| Any saturday off while in the army, I would go jamming at "The Ten Gallions" cabaret just next to the Olympia venue in Paris. I would be playing accoustic piano with whatever band was playing that night, as the stage was open to whoever was willing to play in between formal gigs. So I met a couple guys doing a very convincing rendering of Genesis-influenced material they wrote. I got back in touch with them when I was through with the army, and we eventually decided to make it under the name 'Pi 3.14'.
The band did not last long after its first and only commercially released single in 1978. Barclay Records was keen to let it go providing both Hubrenne (vocals) and myself remained under (solo) contract. That's how I got my first solo recording deal, under which I made my very first solo work in 1980, "Back to scales tonight", a strongly Wonder-influenced song album.
That same year, I met Genevieve Auger, then student in economics. We finally got married six years later.
The Barclay era was very enriching in a professional level, as I was to meet, befriend and sometimes work with established talents like Bernie Lyon, Daniel Balavoine, Raymond Lefèvre, Richard Bohringer, Guy Marchand, Jean-Louis Trintignant (adding some acoustic piano to his "Le Maître-Nageur" movie).
In 1979, my session-player career took on sky-rocketting levels. I was in every studio in Paris, sometimes many times a day, forging a synthesizer-arrangeurship, shaping, finishing, 'icing' everything put onto record in the ubiquitous disco wave, whatever the size of the project, simply armed with mainly Korg machines.
I would work mainly in the post-production stages, when none of the musicians nor the lead artist were around, sometimes left alone to figure out what to do, with just the tape-op in the room. A good synthesist was hardly directed. That resulted in some funny situations like being part of Myriam Makeba / Hugh Masekela "Comme une symphonie d'Amour" recording without even getting to meet them.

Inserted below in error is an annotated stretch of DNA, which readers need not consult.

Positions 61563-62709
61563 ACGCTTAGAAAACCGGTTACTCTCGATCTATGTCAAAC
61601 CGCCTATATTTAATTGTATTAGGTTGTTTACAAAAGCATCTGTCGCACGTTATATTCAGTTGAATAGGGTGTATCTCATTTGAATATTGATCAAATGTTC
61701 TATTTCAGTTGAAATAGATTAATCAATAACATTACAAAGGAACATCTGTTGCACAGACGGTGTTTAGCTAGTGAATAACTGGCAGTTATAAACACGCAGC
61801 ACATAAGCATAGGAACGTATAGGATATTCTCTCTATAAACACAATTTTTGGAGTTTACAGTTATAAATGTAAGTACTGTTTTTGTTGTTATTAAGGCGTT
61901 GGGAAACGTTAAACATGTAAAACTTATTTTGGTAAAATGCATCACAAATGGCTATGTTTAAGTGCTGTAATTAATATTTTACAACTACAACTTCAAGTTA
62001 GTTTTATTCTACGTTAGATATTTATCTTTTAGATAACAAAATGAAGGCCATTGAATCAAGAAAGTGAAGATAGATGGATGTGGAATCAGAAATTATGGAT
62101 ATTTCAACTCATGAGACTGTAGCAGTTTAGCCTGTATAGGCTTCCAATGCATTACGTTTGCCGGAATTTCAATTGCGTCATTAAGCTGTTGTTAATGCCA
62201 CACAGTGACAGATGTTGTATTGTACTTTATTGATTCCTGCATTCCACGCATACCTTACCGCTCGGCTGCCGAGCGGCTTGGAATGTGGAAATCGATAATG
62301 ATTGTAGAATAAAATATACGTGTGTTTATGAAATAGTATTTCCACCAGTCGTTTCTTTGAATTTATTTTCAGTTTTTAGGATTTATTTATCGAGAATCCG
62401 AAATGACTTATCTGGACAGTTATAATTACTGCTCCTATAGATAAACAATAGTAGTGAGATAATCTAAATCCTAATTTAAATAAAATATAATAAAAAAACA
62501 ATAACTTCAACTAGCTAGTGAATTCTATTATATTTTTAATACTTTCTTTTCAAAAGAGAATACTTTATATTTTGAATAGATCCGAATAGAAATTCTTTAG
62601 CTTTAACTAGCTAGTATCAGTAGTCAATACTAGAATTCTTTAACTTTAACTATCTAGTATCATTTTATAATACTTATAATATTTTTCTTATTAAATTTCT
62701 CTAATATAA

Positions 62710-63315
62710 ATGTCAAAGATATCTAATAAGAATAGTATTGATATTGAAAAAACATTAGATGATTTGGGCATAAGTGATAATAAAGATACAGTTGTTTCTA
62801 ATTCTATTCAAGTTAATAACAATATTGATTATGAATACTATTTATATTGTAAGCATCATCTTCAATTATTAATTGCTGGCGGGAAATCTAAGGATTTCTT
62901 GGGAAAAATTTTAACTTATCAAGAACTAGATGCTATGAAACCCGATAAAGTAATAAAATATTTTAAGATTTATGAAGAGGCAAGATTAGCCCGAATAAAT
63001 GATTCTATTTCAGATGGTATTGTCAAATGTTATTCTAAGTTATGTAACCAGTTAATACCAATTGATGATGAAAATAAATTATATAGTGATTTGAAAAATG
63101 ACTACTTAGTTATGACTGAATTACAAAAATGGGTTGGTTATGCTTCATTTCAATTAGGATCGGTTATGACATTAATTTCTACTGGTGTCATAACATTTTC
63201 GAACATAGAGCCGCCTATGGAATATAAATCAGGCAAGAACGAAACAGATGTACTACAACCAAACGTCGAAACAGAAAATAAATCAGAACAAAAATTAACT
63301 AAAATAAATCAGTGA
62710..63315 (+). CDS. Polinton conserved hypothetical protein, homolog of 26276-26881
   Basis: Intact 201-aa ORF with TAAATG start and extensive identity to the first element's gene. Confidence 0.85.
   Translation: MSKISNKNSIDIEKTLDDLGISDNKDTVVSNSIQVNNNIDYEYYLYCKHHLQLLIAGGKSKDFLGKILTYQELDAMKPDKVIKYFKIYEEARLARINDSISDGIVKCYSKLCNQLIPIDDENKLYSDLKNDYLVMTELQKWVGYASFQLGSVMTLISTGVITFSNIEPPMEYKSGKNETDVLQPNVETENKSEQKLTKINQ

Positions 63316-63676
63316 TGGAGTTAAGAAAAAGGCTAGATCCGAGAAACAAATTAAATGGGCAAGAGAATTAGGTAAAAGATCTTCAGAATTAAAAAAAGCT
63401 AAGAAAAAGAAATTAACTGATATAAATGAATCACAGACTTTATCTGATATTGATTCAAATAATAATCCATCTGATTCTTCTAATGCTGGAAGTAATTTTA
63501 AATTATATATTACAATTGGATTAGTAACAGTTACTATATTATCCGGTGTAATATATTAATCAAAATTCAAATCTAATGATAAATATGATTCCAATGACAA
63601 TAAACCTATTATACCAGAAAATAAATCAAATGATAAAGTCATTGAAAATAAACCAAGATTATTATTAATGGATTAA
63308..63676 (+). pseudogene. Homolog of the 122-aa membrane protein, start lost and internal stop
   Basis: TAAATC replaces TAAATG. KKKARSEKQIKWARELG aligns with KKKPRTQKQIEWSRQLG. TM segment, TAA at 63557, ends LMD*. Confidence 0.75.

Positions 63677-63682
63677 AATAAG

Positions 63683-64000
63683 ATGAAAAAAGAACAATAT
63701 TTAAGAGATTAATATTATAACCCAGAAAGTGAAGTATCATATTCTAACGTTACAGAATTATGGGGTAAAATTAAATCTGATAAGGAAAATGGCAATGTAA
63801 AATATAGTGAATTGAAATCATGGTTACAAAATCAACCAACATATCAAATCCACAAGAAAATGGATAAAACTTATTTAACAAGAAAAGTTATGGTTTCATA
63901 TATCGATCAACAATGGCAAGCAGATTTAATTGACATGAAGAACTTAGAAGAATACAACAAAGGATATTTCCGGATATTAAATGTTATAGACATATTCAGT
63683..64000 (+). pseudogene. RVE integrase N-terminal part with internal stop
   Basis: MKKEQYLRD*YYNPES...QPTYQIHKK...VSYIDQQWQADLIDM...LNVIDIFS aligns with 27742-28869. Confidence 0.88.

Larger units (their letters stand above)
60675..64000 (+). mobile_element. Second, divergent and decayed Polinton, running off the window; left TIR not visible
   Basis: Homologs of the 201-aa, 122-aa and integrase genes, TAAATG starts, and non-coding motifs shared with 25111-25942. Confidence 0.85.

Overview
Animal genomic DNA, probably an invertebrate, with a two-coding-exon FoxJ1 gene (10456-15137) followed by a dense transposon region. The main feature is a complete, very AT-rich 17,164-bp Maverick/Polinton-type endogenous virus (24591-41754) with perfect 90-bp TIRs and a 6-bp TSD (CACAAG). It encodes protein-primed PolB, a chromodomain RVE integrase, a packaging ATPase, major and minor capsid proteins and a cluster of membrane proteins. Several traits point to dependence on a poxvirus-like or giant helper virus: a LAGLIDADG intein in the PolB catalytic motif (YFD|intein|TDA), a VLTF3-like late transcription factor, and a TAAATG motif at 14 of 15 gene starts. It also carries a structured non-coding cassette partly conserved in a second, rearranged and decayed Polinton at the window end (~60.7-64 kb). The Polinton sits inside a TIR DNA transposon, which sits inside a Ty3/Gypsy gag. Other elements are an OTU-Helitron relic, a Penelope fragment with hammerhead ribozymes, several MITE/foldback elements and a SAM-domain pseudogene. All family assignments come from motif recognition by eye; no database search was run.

Manu Dibango got me on a couple of his projects. I was also given the chance to work as a producer, and one of the most interresting projects involved was a Jean-Paul Dréau's song "Je veux de la tendresse", performed by Leo Missir's girl friend Janick Prévost in 1980.
One session leading to another, I was to do some background music down in Barclay's demo studio, with english musicians for a change. Apparently Julian Scott (bass) was adamant of my piano style, enough to mention me to his brother Robin. Robin Scott had a deal with Barclay and was preparing a timed-bomb named "Pop Muzik", that further led me to the Level 42 venture.
And stemming out of the french antilles milieu I knew prior to the army, I had kept in touch with the Francfort brothers, dubbed 'The Gibson Brothers', mainly Patrick (drums) and Alex (piano). They got me touring with them (mainly in Spain where they where enjoying a huge succes with "Cuba"). They got me involved in many projects, including their own, managed and produced by Daniel (Bangalter) Vangarde.
Daniel and I rapidly built a very close relationship, and he was the one who first introduced me to the Synclavier system. He had plans for both of us, and eventually built a concept studio in that regard. But he (unconsciously) triggered the end of these projects the day he spoke to Chris Blackwell about me.